- store structured data for Wikidata easily and natively as page content.
Design Idea 
The idea is to store other kinds of data in exactly the same way as wikitext is stored currently, but make MediaWiki aware of the type of content it is dealing with for every page. This way, any kind of data can be used as the content of a wiki page, and it would be stored and versioned exactly as before. To achieve this, the following must be implemented in the MediaWiki core:
- keep track of the content model of every page. This is done primarily in the page table in the database (also in the revision and archive table), and made accessible through the relevant core classes such as Title, Revision, WikiPage and Article. The content model defines the native form of the content, be it a string containing text, a nested structure of arrays, or a PHP object. All operations on the content are performed on it's native form.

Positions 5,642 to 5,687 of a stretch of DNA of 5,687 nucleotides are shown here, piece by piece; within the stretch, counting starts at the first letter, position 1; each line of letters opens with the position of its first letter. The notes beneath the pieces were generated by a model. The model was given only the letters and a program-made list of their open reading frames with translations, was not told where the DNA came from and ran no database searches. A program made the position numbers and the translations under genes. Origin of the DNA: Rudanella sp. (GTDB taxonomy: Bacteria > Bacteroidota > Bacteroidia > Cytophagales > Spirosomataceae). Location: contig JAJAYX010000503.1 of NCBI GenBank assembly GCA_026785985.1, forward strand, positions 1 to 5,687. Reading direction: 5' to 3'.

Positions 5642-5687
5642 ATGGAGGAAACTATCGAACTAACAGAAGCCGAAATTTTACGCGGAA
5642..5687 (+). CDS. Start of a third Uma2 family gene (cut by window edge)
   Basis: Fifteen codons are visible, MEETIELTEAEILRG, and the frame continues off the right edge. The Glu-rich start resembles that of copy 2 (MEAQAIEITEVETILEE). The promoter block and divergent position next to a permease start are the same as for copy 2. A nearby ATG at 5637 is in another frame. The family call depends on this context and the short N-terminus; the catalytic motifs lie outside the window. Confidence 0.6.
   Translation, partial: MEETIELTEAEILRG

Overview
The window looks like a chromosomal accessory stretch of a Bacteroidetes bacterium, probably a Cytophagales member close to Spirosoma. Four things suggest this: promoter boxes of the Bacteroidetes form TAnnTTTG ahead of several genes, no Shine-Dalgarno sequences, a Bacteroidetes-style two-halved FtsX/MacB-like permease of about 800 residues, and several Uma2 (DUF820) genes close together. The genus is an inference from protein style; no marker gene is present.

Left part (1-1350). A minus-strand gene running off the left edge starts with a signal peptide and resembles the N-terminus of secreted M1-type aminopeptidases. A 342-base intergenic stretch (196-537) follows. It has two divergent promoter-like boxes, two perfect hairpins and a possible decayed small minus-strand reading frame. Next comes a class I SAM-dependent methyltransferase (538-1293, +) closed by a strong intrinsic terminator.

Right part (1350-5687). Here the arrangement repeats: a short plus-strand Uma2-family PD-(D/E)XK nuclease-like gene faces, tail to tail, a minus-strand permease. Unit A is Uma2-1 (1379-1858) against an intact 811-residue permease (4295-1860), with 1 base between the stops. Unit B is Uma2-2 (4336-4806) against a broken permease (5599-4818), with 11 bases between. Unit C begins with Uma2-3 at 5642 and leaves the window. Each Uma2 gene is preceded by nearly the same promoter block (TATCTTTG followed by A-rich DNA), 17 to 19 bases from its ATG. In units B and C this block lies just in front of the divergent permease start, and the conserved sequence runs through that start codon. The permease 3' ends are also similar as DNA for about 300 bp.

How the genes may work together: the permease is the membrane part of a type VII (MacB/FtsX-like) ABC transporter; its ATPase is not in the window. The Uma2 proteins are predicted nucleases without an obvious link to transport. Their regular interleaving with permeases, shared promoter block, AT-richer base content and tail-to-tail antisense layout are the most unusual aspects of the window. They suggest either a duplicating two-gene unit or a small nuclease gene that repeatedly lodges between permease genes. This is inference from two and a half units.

- keep track of the content format (serialization format) of every revision. This is done primarily in the revision table in the database (also archive table, but not in the page table), and made accessible through the relevant core classes such as Revision, WikiPage and Article (but not Title). Note that the serialization format is only relevant when loading and storing the revision, no operations are performed on the serialized form of the content.